Tucked — Could this be your son’s freshly pressed button-down shirt he wears daily to his successful dental practice? Not in this case. However, Dr. Wonderful could be tucked at the end of a grueling day of cavity filling and root canaling, because tucked means tired. “Leo fell asleep the second his keppele hit the pillow. Sweet boy was tucked!”

Going ham — I would like to tell you this is the title of my journal entry about my brief, scorching hot summer fling with St. Louis’ own Jon Hamm. I cannot though, mainly because ham and Hamm are spelled differently. Going ham means giving your full gusto, going all in, no matter the activity. “With finals coming up, Davis and Leo’s non-helicoptering mom suggested going ham on their study guides instead of going ham on Xbox.” 

Mid — Not at the top nor at the bottom because it’s in the middle, or mid. It’s average, you know, just sort of medium. No sparkle or pizazz, and no garbage either, it’s just basic. “While Davis loves tacos, he thinks his mom’s homemade tacos, which include a myriad of toppings — for which she went to three stores to make sure everyone had exactly what they wanted — are just mid, even with her secret ingredient: love.”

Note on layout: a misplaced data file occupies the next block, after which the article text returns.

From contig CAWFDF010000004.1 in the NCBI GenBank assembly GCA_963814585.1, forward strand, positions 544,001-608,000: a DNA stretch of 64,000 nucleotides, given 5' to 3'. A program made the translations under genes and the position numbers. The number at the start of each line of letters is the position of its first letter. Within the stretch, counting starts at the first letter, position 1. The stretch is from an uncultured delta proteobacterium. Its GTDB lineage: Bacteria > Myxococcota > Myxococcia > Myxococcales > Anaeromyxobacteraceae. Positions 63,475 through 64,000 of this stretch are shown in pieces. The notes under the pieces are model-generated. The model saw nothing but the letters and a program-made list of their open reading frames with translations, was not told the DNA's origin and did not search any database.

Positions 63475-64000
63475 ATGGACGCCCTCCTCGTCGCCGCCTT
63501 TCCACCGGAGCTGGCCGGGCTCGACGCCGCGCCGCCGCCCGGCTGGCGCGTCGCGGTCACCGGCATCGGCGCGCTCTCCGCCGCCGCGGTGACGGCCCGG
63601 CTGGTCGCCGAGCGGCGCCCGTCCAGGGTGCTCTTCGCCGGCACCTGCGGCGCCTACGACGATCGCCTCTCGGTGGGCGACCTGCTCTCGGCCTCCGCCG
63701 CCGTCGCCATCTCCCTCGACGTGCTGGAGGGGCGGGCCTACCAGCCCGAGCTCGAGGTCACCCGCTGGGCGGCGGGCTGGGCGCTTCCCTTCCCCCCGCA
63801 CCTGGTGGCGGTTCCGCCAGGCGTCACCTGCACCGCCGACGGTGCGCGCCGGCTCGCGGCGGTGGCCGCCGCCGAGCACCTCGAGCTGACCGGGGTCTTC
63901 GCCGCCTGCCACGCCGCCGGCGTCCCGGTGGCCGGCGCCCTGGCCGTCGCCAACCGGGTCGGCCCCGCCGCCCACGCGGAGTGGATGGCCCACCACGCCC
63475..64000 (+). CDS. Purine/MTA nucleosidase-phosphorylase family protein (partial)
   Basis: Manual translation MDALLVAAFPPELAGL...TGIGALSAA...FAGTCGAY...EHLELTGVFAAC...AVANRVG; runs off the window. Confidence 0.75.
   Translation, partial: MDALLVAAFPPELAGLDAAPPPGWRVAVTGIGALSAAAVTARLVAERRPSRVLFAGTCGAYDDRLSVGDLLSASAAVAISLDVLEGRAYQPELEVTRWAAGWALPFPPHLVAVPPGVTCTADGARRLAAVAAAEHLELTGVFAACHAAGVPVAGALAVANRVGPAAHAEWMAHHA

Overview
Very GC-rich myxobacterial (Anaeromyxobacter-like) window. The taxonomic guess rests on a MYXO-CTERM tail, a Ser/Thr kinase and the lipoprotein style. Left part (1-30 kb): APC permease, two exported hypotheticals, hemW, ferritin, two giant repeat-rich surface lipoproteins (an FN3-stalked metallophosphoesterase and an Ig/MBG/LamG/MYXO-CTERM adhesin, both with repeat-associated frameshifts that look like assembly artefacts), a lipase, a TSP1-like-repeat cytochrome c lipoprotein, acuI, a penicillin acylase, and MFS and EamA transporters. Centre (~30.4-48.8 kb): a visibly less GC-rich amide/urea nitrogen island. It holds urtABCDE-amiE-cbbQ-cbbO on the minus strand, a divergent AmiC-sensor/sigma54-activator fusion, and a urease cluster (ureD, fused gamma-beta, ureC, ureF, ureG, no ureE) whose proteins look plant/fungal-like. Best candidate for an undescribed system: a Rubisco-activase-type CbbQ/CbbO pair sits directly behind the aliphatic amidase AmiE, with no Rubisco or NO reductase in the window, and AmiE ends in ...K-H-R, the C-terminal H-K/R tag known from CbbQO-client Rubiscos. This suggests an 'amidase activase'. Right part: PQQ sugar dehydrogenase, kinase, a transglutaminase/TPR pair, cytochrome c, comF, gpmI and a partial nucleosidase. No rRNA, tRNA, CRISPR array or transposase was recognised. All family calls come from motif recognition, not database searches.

Gas — In my house, this could mean a few different things. Fuel for the car or the grill. Results of mom’s homemade tacos. Or for the teens, good. Not too far off from the phrase, “It’s a gas,” used generations ago, meaning it’s a good and fun time. The modern-day gas is, like, really, really good. “When Jeff brought home Taco Bell for dinner, Davis and Leo gobbled it up and declared it was gas.”

Fire — See gas

Slaps — It’s a favorite pastime of siblings the world around, slapping an unsuspecting victim with whom you share an address. You don’t want to be slapped. But you do want to be a part of something that slaps. See the difference? To today’s teens, “slaps” is a term of great praise, often referring to food. This comes in handy when your teen eats six meals a day plus snacks. “Leo and Davis are incredibly lucky to have a mom who exclusively grocery shops while hungry because she always buys food that slaps.”

Shmacked — This sounds suspiciously close to the word smacked. Interestingly, both words could really leave a sting. Shmacked is slang for drunk, wasted or three sheets to the wind. “Since Davis and Leo are way underage, their adoring mother has made it quite clear that if they get shmacked, they will get smacked.”

Guess what? You’re cool now, practically an expert on the teen terminology. You’re welcome. I mean, you’re like totally awesome. Like, fer sure.

Columnist Amy Fenster Brown is married to Jeff and has two teenage sons, Davis and Leo. She volunteers for several Jewish not-for-profit groups. Fenster Brown is an Emmy Award-winning TV news writer and counts time with family and friends, talking and eating peanut butter among her hobbies.